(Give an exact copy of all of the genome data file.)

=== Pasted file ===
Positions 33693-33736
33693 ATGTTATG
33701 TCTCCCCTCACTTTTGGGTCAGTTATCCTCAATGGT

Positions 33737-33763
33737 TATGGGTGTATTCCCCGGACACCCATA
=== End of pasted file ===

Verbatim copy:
Positions 33693-33736
33693 ATGTTATG
33701 TCTCCCCTCACTTTTGGGTCAGTTATCCTCAATGGT

Positions 33737-33763
33737 TATGGGTGTATTCCCCGGACACCCATA